Kretmeier & Baer Families Remembered – Pampa Street Names

(The Kretzmeier and Baer stories were written for Gray County Heritage published in 1985. On the Chamber of Commerce map of Pampa for 2000, Kretzmeier Street is D2 and Baer Street is E-G2.)

Photo of Eloise Lane

Eloise Lane

Originally, known as the “Cantonment of Sweetwater”, Fort Elliott was erected half- mile south of the head of Sweetwater Creek. Good water was sacred to the early pioneers who settled the Panhandle of Texas. It meant the difference between survival and non- survival…success and failure. Mobeetie formally organized on April 12, 1879, has been called the Mother City of the Panhandle. It is the oldest town in the Texas Panhandle, according to some sources.

C.W. King, his wife Mary Ann, and children, Allen, Martha Elizabeth (Mattie), and Jim, settled in Mobeetie in the winter of 1907. C.W. preceded his wife and family to Mobeetie. He purchased the hotel from Mr. Grigsby. According to Mrs. Sally Harris, author of Hidetown – In The Texas Panhandle-100 Years in Wheeler County, Mr. King met Mrs. King and the children in Shamrock at the Rock Island train station. Mr. King arrived with “a fine set up in the hack. There was a coal stove with a pipe to take the smoke out of the inside and it was all fired up with coal this freezing winter day to keep them warm on the road to Mobeetie.”

C.W. later sold the hotel to move into the “Old Rock House” on Sweetwater Creek. The Old Rock House is now the site of a Texas Historical Marker and is currently owned by Joe VanZandt. According to Mattie, daughter of CW. and Mary Ann King, her father was the one who broke the land out for the first time on the flat top at the north side of the section and planted cotton. She said that her father had many fine cotton crops for several years. They were still farming the land in 1913 when Mr. King became post master at Mobeetie and served in that capacity for five years until they moved to Hansford County. Mr. Witherspoon was appointed to postmaster of Mobeetie on August 5, 1918. Mr. King was a businessman in Spearman and served as Hansford County Judge from 1925-1932.

Mary Ann (Klinglesmith) King, wife of C.W. is noted in many of the early historical accounts of Garvin and Cleveland counties of Oklahoma. From Bluestem to Golden Trend notes that she taught the first class of the Noble Academy which opened in 1890. She was the daughter of Louis P. and Elizabeth Klinglesmith of Hardin County, Kentucky. This branch of the Klinglesmith family left their home outside of Elizabethtown, Kentucky in 1876. Many homes in the south were burned down by the Union General Tecumseh Sherman. This home has been restored and is now the site of a Kentucky Historical Marker.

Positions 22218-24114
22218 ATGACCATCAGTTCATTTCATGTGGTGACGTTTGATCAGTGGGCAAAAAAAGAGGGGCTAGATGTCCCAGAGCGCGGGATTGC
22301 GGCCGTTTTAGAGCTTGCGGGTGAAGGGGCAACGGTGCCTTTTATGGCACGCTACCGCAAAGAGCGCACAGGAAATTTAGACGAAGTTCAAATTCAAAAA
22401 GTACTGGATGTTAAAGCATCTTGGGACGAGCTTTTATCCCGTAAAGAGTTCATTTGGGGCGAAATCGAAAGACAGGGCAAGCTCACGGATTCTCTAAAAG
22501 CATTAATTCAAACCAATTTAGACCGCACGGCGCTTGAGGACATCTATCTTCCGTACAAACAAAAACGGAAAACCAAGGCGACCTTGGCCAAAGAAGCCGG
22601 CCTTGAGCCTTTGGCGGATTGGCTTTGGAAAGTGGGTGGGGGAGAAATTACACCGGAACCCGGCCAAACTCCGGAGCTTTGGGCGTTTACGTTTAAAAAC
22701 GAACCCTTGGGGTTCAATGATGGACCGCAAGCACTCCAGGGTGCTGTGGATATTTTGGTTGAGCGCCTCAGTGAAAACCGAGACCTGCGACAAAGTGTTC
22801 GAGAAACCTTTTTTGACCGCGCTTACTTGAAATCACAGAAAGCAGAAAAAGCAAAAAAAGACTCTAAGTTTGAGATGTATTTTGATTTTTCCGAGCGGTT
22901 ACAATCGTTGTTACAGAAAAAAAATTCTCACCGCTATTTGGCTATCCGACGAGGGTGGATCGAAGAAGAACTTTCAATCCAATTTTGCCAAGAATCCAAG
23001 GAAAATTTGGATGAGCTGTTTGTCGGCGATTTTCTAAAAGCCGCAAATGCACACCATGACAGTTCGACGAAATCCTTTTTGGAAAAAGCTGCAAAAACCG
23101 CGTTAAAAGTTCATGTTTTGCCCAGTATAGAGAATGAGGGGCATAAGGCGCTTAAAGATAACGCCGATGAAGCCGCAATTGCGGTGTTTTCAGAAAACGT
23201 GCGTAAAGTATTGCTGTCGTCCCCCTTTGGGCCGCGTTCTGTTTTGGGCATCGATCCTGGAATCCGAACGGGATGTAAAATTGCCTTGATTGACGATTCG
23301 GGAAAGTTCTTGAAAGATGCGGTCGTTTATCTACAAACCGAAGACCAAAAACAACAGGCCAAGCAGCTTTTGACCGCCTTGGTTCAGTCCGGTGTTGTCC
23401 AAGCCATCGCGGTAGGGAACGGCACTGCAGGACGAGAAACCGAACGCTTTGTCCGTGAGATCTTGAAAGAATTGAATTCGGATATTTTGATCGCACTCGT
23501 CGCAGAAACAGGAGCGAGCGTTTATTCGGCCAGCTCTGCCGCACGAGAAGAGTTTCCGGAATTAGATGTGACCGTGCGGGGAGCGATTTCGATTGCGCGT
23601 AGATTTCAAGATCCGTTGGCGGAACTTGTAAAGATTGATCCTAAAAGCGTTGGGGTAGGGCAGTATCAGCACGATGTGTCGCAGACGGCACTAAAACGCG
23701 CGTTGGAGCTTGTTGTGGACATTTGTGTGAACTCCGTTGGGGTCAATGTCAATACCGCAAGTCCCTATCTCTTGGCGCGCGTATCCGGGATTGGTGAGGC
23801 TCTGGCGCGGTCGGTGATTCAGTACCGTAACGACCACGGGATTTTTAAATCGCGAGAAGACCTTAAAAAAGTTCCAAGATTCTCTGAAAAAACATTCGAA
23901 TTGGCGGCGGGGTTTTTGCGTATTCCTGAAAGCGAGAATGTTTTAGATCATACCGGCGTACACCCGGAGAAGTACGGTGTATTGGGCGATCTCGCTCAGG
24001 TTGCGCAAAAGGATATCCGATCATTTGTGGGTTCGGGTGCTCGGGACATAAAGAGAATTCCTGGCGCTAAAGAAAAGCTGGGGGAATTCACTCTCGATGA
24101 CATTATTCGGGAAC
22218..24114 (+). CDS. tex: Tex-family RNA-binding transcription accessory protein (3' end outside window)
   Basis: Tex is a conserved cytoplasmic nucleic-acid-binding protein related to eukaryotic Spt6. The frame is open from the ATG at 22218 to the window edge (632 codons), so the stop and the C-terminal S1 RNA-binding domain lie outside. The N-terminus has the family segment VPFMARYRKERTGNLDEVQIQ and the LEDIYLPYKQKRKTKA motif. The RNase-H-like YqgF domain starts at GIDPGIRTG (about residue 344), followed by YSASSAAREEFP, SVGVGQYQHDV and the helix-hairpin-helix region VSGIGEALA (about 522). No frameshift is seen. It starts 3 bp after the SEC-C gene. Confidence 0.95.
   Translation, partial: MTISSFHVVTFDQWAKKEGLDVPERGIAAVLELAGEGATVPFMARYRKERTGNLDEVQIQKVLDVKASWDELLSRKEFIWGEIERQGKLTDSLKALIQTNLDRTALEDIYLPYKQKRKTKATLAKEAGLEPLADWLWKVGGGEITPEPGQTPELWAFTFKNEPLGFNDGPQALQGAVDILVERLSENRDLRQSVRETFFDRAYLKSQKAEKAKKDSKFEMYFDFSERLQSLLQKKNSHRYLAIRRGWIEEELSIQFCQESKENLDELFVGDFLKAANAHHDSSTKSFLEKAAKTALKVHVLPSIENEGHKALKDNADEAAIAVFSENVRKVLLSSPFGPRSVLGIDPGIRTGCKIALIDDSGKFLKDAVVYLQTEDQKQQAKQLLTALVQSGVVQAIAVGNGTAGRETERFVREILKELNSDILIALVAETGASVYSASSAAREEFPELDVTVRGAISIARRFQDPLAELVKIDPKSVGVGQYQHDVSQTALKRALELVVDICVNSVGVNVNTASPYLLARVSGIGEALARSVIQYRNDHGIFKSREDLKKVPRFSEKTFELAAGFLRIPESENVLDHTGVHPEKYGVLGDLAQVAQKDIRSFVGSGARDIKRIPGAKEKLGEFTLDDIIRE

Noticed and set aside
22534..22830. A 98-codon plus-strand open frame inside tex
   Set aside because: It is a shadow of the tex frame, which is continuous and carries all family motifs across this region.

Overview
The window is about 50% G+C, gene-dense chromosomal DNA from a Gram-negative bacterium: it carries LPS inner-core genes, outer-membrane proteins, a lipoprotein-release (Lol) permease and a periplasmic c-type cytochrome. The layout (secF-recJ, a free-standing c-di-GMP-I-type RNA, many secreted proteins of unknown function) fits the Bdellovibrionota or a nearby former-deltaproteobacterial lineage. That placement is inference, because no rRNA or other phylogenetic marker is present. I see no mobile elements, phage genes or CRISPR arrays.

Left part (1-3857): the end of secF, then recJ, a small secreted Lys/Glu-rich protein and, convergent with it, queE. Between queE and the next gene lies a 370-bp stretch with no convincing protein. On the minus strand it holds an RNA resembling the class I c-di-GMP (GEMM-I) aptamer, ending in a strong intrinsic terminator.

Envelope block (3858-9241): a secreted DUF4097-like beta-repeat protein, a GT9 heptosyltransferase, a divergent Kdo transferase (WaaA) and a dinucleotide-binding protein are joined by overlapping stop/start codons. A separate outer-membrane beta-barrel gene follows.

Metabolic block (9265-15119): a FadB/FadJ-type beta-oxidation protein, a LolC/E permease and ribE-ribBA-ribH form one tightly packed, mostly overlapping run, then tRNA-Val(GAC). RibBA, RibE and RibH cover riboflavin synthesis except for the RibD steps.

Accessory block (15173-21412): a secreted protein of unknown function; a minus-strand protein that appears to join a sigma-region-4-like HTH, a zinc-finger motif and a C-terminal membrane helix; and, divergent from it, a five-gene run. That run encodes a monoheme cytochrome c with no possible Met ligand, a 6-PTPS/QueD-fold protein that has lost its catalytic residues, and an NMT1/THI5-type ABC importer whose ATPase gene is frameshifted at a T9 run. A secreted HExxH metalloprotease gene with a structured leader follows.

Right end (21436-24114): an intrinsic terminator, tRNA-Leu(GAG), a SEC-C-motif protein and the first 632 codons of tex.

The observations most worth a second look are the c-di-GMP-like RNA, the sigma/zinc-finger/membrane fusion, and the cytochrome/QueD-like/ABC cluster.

After their home was burned, life was hard in the post-civil war south. Circa 1876, Louis and Elizabeth Klinglesmith and their children left Kentucky and initially relocated in the Pottsborough/Fort Johnson area of Texas. Around 1887, they moved from this area to Pauls Valley, Indian Territory, just south of the present day Noble and Norman, Oklahoma. Mary Ann Klinglesmith, daughter of Louis and Elizabeth Klinglesmith married C.W. King on May 3, 1896.

Louis Allen King, the eldest son of C.W. and Mary Ann attended West Texas State Normal College in Canyon, Texas. He was a member of the Sons of Liberty Club at the college. He was also a member of the intercollegiate debate team composed of Grady and Emmett Hazelwood, Lester Hill, A.D. Payne, and Virgil Dodson. He graduated from West Texas State Normal College in Canyon during the Twelfth Commencement on June 3, 1922. He married Grace Perriman on May 27, 1923.

Martha Elizabeth (Mattie) King, the eldest daughter married J.W. Davis of Spearman on 9-4-1924. She was active in many civic and church organizations in Spearman.

James William (Jim) King, the youngest son, married Wanda Johnson on 9-8-1928.

This family lineage has been documented and traced to time Shipleys of Maryland who first came to Anne Arundel County, Maryland in the 1600’s.

Over 200 Articles, written by Eloise Lane, were published in the Pampa News. These articles may be accessed by clicking on each section below. A list of articles will be revealed that are linked to a page containing the text of the article.

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